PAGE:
A sole searching week involving hoop shoes
Only a few weeks removed from a column on the huge variety and artfulness of today’s basketball shoes, they start coming apart, are tossed off courts and go to auction.
A big blowout came with former president Barack Obama courtside watching Duke sensation Zion Williamson attempting to make a wild turn in a premier matchup with North Carolina on Feb. 20.
The 6-foot-7, 285-pound Williamson, predicted to be the No. 1 overall pick in this year’s NBA draft, tore out the side of his Nike shoe and injured a knee just 36 seconds into the rivalry game.
“When you lose the leading candidate for national player of the year, you have a lot of adjusting to do,” said Duke head coach Mike Krzyzewski after the game, noting Williamson had a “mild right knee sprain.”
No. 5 North Carolina went on to win, 88-72, over No. 3 Duke.
Williamson sat the rest of that game and did not play when Duke lost to No. 20 Virginia Tech on Feb. 26.
“Zion Williamson seems like an outstanding young man as well as an outstanding basketball player,” Obama tweeted after the torn-shoe game. “Wishing him a speedy recovery.”
Others tweeted snide remarks to Paul George, whose PG 2.5 shoes Williamson was wearing.
None of this was George’s doing or fault. Enough on that.
Basketball sneakers do fall apart, whether you’re big like Williamson or a smaller, a less-known player like me.
I blew out the heels of a pair of Chuck Taylor All-Stars in the 1960s, although it was not during a basketball game – I jumped off a skateboard (metal wheels) going too fast down a hill.
A better known player playing very much in the shadow of Williamson is University of Indiana’s Justin Smith, who had an Adidas shoe fall apart last month.
I suspect Adidas’ stock did not dip like Nike’s $1 billion-plus plunge after Williamson’s nationally televised skid and tear.
After all, Nike is the baller’s brand, ahead of all others.
I can foresee commercials for Under Armour, AFA Sports or even Adidas shoes in the near future, perhaps during the NBA playoffs, boasting of their durability.
Did you know the last NBA player to bust out of his shoes was San Antonio Spurs guard Manu Ginobili in 2014?
The American-way is to change lemons into lemonade, which you’d think Williamson could do by selling his busted shoes – or even one shoe at a time.
A single Michael Jordan game-worn shoe – recently found in a mall renovation - was put up for auction last month with an expected selling point of $20,000.
But Williamson doesn’t own the shoes. They are provided for players under a contract Duke has with Nike.
The Blue Devils, which also earn millions in TV and other apparel deals, have not disclosed the amount.
But Ohio State said in 2016 that it extended its deal with Nike for $252 million through 2033.
The rest of us might consider the betting line for whether an NFL prospect will have a Nike shoe fall apart at the upcoming Combine.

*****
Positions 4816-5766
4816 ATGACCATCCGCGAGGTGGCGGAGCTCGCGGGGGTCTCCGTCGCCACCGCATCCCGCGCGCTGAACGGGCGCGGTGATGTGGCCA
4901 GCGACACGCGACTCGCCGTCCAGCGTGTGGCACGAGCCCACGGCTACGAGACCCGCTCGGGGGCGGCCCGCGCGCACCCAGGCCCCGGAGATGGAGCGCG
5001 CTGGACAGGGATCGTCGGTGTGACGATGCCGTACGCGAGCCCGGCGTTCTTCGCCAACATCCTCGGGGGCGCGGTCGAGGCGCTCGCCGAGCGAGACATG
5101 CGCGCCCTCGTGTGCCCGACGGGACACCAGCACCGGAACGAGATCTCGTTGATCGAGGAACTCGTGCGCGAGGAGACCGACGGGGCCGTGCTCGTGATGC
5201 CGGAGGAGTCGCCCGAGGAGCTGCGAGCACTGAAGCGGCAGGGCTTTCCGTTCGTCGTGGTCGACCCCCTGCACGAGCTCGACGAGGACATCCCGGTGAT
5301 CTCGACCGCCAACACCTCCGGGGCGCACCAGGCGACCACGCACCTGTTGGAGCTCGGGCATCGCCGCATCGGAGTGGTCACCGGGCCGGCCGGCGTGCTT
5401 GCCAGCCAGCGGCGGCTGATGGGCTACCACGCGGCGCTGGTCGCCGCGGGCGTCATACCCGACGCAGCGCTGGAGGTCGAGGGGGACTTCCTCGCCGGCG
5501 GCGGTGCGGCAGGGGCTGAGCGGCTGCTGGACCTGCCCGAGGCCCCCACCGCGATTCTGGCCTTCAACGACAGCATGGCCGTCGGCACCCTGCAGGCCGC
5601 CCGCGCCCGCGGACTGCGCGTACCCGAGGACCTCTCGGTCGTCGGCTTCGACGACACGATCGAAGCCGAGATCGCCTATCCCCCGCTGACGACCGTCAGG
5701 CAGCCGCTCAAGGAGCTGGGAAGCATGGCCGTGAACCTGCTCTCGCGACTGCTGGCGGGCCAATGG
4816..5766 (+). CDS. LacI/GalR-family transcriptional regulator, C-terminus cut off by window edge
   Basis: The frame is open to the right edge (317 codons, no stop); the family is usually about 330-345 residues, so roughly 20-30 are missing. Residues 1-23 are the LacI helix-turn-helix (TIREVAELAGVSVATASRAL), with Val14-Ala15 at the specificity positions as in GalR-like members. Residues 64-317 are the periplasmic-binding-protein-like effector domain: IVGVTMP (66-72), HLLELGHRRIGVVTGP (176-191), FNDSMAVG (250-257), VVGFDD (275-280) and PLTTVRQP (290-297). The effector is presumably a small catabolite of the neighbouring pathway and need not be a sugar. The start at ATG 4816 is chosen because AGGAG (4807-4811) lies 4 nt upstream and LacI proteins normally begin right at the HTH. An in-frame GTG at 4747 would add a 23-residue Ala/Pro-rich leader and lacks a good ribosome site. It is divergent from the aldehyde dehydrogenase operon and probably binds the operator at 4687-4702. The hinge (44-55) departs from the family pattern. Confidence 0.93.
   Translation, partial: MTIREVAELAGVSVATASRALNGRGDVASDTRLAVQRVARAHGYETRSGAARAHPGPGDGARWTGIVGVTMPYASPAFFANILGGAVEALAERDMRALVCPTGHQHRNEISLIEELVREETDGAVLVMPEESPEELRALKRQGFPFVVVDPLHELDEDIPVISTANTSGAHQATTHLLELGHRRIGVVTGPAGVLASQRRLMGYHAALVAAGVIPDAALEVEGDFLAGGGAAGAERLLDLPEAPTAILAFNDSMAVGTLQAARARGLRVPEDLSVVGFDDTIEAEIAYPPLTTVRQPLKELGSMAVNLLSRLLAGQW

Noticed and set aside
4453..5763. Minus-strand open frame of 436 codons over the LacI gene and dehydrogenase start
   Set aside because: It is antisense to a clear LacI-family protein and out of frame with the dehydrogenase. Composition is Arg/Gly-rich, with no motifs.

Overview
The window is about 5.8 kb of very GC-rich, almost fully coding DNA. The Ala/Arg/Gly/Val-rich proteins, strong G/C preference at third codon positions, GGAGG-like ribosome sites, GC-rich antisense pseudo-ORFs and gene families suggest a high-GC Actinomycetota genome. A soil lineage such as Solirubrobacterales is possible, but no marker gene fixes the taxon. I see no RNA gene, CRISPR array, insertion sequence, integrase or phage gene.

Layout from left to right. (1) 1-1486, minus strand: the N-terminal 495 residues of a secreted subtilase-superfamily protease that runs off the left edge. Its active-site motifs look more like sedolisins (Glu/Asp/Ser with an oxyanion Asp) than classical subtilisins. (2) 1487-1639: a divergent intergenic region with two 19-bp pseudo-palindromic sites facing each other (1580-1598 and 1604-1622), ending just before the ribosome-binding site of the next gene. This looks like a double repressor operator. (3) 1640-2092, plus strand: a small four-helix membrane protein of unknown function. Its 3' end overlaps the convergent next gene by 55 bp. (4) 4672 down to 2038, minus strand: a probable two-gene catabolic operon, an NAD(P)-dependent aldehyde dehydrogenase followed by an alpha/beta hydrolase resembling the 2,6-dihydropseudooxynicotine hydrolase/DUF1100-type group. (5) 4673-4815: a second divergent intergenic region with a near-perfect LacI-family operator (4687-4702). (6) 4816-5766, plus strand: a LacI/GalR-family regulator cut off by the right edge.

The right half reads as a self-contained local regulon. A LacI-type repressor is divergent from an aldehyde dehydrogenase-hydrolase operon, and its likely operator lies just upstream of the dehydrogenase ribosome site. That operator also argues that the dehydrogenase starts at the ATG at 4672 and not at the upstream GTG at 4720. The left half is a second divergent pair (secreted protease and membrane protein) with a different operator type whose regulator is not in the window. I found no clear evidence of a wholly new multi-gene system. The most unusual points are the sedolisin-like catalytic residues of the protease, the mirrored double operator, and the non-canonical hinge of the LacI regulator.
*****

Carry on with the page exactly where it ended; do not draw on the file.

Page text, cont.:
Probably best to bet against it, since he odds are pretty high it won’t happen. Also, football cleated shoes are different than powerful gripping basketball shoes.
If Williams could hang onto the shoes, they might fetch enough in 20 years for an inexpensive car.
Or his estate might sell them for a bit more.
Lou Gehrig’s baseball game-worn hat recently was expected to fetch $200,000 at auction.
Another shoe bruhaha involved Golden State Warriors center DeMarcus Cousins receiving a technical foul after tossing an errant shoe off midcourt to the sidelines during play against the Charlotte Hornets.
Cousins, who is sensitive about injury after rehabbing nearly a year for an Achilles injury, was incensed after the game.
The NBA later rescinded the technical foul. The league, which is sensitive about objects flying into the stands, said after reviewing it decided no other punishment would be forth coming.
“Next time I’ll just step on the shoe and roll my ankle,” Cousins said after the game.
Cousins said the explanation he got from the official calling the foul was: “Basically, you can’t throw a shoe.”
One thing Nike may not be able to step over is a lawsuit by members of the Muslim community seeking a recall of a shoe with a logo on its sole that resembles the Arabic word for “Allah,” meaning God.
Another big headline involving a busted Nike shoe stemmed from the 2015 Berlin Marathon when Kenya’s Eliud Kipchoge appeared ready to set a world record when the insoles on his custom shoes came unglued.
He finished, blistered, bloodied and the insoles of both shoes flapping, in 2:04.00.
If all this shoe mess has you finding a huge hole in your sole, consider entering a drawing for a pair of “Championship Tradition” Air Jordan 1s crafted by the well-known sneaker craftsman Dominic Chambrone.
You have until March 4 to enter the shoe contest, which requires a donation.
Al Camp is the sports editor at The Chronicle. Email him at firstname.lastname@example.org.